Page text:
Media should uphold responsibilities, not self-censor
The Centre for Independent Journalism (CIJ) is concerned about The Star
newspaper's spiking of a column about the shari'ah law, following the
show-cause letter issued by the Ministry of Home Affairs for an earlier
article on a
related topic. Once again, the media resorts to self-censorship in
favour of the state and Muslim pressure groups, instead of upholding
its check and balance role.
social activist and commentator Marina Mahathir, who has been writing
for the Star for 20 years, updated on her blog that her Musings column
— slated for publication on 3 March in The Star — was spiked. Marina said the reason for The Star's
censorship was to avoid the risk of losing its publication permit after
a show cause letter was recently issued over an article in February by
its managing editor P. Gunasegaram questioning the caning of three
Muslim women under the shari'ah law.
Although the media is restricted under the Printing Presses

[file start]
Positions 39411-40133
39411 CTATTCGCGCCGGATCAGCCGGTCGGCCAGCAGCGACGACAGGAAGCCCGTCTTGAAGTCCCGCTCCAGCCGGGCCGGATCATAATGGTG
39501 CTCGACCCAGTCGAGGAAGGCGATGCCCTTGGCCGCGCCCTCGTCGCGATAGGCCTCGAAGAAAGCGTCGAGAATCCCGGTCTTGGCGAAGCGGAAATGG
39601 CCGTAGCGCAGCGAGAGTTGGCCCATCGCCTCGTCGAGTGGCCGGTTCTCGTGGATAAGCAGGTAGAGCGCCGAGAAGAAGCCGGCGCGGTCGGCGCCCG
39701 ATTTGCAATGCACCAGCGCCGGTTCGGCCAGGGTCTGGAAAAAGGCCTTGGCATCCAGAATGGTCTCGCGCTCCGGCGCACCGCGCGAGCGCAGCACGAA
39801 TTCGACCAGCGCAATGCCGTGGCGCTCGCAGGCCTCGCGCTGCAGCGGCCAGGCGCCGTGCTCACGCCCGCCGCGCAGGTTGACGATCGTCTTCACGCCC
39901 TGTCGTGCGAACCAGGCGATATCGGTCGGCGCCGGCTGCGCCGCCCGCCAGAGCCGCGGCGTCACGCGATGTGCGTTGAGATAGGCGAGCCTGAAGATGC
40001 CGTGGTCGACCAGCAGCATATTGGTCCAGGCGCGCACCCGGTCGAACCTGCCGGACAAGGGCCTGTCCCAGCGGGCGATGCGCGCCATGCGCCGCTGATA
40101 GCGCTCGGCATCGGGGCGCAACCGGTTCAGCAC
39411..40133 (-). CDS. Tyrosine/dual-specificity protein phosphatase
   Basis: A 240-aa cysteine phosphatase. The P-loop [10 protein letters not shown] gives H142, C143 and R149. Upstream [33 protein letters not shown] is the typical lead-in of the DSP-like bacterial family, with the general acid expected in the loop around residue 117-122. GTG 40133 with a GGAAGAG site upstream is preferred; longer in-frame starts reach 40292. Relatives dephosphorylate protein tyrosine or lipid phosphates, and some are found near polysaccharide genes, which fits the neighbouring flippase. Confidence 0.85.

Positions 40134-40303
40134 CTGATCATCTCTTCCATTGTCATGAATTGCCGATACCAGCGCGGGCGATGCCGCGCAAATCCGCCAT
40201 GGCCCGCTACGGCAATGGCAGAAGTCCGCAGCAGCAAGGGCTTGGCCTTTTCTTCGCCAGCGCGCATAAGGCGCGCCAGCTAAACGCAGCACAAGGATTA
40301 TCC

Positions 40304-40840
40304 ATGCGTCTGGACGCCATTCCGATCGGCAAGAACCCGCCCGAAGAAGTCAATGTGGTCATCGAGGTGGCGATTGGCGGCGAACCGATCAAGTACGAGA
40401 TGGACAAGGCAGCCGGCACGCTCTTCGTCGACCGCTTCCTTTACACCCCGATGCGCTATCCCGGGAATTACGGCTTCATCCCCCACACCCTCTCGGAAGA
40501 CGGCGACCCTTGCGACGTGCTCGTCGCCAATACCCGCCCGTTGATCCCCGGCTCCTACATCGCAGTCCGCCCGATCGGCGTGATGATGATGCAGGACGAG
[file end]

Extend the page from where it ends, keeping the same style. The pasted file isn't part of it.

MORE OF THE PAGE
and Publications Act (PPPA), resorting to self-censorship demonstrates
the medium's inability to read into readers' demand for the media to
provide them with informed and balanced views. The Star, which has one of the widest circulation in the country and recently launched its Malay weekly Mingguan mStar, clearly
has failed to respect the role of the media to provide different
perspectives in news, information and opinions that benefit the
public's right to information. It has caved in to pressures by the
authorities and the Muslim groups which lodged police report against
the paper, first by publishing a public apology and later by taking P. Gunasegaram's column, Persuasion, not Compulsion off its website.
As The Star
refused to publish Marina's column which argues that shari'ah laws are
man-made and like civil laws, should be open for debate, the writer
posted the entry on her blog instead.
This shows that, with the proliferation of online publishing platform,
the act of self-censorship is a futile one. When the censored content
surfaces online, it only entrenches the public impression that the
mainstream media is less reliable than their online counterpart.
urges the media to uphold its responsibilities as the fourth estate,
and calls on the Government to enable an environment for the media to
operate freely. To achieve this end, the PPPA, as well as other
restrictive laws must be repealed.
Malaysia (CIJ) is a non-profit organisation that aspires for a society
that is democratic, just and free where all people will enjoy free
media and the freedom to express, seek, and impart information.